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Jewish ValuesFinder

When I sent out an email to AJL members asking for Tu B'Shevat resources for a blog post, I was overwhelmed by the responses.

AJL's Bibliography Bank has lots of resources, including two dedicated bibliographies just on Tu B'Shevat and lots of other suggestions mixed in with bibliographies on holidays and children's literature.

You can also search in AJL's fabulous Jewish ValuesFinder resource.

AJL Librarian Melinda Herman of the Beth-El Synagogue Center recommends A Tree is Nice by Janice May Udry and Marc Simont, Zolkower's It's Tu B'Shevat, Gold-Vukson's Grandpa and Me on  Tu B'Shevat, The Trees of the Dancing Goats by Patricia Polacco, Behold the Trees by Sue Alexander and Leonid Gore, and Pearl Moscowitz's Last Stand by Arthur A. Levine and Robert Roth.

The Jewish Community Library of Greater New Haven responded with a link to their catalog, where you can find lots of great Tu B'Shevat materials. Click on "holidays" under EXPLORE.  Then click on Tu B'Shevat.

Publisher Kar-Ben sent me a link to their selection of Tu B'Shevat books.

AJL Librarian Basya Karp of the Shulamith High School and the Shulamith School for Girls says "Dear Tree by Doba Rivka Weber (Hachai Publishing) is a gem of a book in which a young boy expresses his wish that his favorite tree should always have what it needs to flourish."

AJL Librarian Natasha Krause of the Vancouver  Talmud Torah School likes The Giving Tree, Sammy Spider’s Tu B’Shevat and Grandpa and me on Tu B’Shevat by Marji Gold-Vukson.

AJL librarian Barbara Mende suggested Shel Silverstein's The Giving Tree and Sylvia Rouss's Sammy Spider's Tu B'Shevat and It's Tu B'Shevat by Edie Stoltz Zolkower.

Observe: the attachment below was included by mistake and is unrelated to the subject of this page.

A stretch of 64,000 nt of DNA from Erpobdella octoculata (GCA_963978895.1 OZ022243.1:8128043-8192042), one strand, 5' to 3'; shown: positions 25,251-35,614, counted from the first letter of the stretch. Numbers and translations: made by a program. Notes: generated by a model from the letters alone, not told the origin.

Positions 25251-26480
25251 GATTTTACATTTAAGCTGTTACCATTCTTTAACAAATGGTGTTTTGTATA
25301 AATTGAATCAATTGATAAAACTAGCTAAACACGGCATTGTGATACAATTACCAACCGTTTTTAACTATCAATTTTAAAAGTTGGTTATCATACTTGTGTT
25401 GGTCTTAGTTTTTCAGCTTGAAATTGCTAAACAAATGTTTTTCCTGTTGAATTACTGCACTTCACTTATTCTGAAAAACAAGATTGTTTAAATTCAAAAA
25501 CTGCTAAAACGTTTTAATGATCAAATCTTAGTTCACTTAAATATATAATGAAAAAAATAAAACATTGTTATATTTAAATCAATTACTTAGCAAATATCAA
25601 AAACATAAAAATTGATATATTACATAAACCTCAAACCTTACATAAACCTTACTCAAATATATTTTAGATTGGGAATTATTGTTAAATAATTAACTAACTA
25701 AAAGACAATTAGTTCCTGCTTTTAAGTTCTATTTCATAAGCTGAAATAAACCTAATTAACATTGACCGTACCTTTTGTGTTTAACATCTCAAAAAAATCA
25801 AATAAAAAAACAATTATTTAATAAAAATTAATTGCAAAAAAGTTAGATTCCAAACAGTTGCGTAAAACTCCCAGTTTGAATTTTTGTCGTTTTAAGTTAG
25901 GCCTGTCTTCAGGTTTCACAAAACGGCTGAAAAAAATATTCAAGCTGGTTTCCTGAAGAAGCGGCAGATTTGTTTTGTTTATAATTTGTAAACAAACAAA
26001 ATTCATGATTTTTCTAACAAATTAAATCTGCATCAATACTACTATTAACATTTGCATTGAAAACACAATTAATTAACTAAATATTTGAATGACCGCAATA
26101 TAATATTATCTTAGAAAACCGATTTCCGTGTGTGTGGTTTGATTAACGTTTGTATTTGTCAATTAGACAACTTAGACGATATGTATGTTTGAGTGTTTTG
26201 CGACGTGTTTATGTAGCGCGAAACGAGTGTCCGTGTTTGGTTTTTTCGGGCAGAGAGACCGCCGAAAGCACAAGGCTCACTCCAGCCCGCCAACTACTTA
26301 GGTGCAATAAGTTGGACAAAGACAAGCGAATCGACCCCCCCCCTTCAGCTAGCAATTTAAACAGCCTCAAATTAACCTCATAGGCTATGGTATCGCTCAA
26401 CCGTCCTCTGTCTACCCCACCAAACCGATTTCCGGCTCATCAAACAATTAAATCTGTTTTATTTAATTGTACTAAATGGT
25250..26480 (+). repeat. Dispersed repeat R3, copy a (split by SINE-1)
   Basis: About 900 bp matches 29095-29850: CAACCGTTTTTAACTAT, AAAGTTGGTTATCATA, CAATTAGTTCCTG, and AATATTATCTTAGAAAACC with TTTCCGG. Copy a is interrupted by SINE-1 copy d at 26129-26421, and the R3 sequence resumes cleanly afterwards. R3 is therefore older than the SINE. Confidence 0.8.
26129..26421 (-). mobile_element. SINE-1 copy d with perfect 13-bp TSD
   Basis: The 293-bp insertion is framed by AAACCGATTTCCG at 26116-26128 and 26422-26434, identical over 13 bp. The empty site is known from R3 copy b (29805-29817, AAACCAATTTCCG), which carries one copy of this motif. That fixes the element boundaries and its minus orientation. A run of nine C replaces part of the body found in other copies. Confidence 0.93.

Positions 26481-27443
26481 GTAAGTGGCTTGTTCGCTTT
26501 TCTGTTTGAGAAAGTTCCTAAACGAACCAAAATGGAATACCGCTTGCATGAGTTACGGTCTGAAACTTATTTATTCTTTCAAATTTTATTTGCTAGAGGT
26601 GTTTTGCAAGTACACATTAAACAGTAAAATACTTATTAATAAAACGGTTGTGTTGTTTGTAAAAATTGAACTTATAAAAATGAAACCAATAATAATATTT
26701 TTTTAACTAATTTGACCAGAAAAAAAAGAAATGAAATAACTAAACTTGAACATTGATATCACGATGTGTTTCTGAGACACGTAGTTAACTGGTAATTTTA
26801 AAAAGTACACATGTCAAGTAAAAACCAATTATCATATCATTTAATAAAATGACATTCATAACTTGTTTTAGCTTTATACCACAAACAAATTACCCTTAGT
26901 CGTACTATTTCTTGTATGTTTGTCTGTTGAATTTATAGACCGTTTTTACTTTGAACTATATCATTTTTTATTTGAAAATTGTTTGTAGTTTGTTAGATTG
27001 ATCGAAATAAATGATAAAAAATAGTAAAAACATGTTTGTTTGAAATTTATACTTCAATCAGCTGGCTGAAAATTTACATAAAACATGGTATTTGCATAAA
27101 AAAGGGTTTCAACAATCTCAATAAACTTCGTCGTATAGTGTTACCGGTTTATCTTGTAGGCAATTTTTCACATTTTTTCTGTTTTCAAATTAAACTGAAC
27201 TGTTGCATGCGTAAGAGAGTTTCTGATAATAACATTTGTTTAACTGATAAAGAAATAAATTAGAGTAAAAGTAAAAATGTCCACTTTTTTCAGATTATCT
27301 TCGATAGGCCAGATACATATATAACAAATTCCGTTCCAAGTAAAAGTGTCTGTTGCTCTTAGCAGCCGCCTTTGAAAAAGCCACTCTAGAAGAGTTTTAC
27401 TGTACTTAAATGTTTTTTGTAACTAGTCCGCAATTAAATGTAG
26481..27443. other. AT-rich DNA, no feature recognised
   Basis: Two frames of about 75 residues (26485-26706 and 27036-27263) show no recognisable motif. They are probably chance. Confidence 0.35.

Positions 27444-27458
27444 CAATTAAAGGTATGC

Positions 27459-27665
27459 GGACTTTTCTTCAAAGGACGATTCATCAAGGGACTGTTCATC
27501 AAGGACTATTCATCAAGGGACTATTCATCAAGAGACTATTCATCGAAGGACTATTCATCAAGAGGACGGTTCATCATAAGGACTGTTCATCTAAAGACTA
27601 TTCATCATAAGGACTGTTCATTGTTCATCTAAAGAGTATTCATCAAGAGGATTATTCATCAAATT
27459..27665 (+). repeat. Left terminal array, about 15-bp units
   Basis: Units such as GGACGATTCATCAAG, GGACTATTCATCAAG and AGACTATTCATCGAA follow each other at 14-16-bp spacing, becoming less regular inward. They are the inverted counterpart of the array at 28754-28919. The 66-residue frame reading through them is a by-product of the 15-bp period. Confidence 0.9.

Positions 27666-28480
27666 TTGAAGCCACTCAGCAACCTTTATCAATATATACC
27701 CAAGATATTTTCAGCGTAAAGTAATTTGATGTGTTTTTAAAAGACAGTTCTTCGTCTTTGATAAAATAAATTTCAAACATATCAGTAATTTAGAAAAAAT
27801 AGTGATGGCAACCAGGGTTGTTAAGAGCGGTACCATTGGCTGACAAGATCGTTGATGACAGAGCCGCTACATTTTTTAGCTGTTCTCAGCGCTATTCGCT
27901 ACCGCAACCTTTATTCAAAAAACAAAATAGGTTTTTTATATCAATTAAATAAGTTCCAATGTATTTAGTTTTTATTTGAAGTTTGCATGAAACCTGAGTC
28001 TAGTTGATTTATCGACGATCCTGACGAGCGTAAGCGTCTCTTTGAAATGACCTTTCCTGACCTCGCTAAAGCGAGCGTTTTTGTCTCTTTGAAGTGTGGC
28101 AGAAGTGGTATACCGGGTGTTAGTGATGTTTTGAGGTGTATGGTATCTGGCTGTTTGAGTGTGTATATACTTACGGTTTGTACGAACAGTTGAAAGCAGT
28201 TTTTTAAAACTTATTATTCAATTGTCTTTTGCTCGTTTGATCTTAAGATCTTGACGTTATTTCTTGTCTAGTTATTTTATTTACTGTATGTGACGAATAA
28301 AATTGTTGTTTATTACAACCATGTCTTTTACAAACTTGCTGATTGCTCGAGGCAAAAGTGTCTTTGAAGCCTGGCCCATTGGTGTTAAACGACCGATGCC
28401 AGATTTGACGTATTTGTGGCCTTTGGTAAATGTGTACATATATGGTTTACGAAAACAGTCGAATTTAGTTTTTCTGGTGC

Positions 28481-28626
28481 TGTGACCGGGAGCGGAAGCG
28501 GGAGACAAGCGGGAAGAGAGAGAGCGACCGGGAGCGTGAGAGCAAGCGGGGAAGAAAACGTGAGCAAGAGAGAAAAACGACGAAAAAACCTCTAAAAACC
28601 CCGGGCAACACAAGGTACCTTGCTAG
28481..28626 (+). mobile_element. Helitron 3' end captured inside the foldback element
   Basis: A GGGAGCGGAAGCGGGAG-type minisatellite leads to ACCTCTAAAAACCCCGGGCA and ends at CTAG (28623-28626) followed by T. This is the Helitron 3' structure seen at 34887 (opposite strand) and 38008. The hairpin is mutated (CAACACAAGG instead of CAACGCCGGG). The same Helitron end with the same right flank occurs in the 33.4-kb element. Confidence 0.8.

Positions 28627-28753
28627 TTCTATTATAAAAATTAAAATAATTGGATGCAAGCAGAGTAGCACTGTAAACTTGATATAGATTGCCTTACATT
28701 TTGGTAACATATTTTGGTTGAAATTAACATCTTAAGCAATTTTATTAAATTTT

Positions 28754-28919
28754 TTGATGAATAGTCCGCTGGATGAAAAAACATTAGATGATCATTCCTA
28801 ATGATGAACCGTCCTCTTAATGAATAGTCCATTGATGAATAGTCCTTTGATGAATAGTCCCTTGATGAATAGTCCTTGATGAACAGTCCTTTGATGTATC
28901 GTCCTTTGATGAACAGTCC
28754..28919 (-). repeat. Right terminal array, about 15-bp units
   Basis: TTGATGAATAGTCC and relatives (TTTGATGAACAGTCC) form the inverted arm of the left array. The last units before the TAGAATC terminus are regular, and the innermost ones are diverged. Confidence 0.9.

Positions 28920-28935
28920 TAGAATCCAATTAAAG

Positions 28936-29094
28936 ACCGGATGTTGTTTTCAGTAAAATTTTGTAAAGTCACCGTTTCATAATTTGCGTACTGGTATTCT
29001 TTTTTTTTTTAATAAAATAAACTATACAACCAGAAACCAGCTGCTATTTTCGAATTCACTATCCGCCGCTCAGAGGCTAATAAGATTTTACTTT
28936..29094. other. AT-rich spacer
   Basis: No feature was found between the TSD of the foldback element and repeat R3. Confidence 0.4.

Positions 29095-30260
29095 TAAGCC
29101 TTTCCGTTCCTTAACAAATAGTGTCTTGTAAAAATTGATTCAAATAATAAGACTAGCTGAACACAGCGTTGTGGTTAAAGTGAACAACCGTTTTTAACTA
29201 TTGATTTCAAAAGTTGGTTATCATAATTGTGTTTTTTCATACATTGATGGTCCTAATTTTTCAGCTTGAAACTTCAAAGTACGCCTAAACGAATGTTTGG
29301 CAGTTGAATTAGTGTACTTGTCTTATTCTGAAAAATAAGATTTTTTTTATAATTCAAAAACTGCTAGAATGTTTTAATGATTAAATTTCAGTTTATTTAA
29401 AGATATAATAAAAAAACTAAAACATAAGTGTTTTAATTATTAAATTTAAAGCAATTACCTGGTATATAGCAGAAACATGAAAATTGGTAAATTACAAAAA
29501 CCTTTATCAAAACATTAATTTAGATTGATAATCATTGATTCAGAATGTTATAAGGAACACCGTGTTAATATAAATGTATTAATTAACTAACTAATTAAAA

Jennifer Russell, an MLIS student in Ohio, says "I really enjoyed Behold the Trees by Sue Alexander (a history of the land of Israel focusing on the fate of the trees) for upper elementary readers (although it's in picture book format, it's a sophisticated narrative).  The illustrations, by Leonid Gore, are excellent. And there's always the picture book Solomon and the Trees, by Matt Biers-Ariel."

AJL librarian and kidlit guru Linda Silver created a bibliography, For the Trees, for the Greater Cleveland AJL's blog.

AJL Librarian Ellen Tilman of Meyers Library, Reform Congregation Keneseth Israel, says "We define Tu B'Shevat very broadly and include books about trees and the environment.  I am particularly fond of the two books about Wangari and her planting trees in Kenya. (Planting the Trees of Kenya and Wangari's Trees of Peace.)"

I also received a number of full-length bibliographies and shelflists that I wasn't able to include on a brief blog post but I encourage you all to visit your local synagogue or community-center library to check out their holdings- there's a lot of great stuff out there!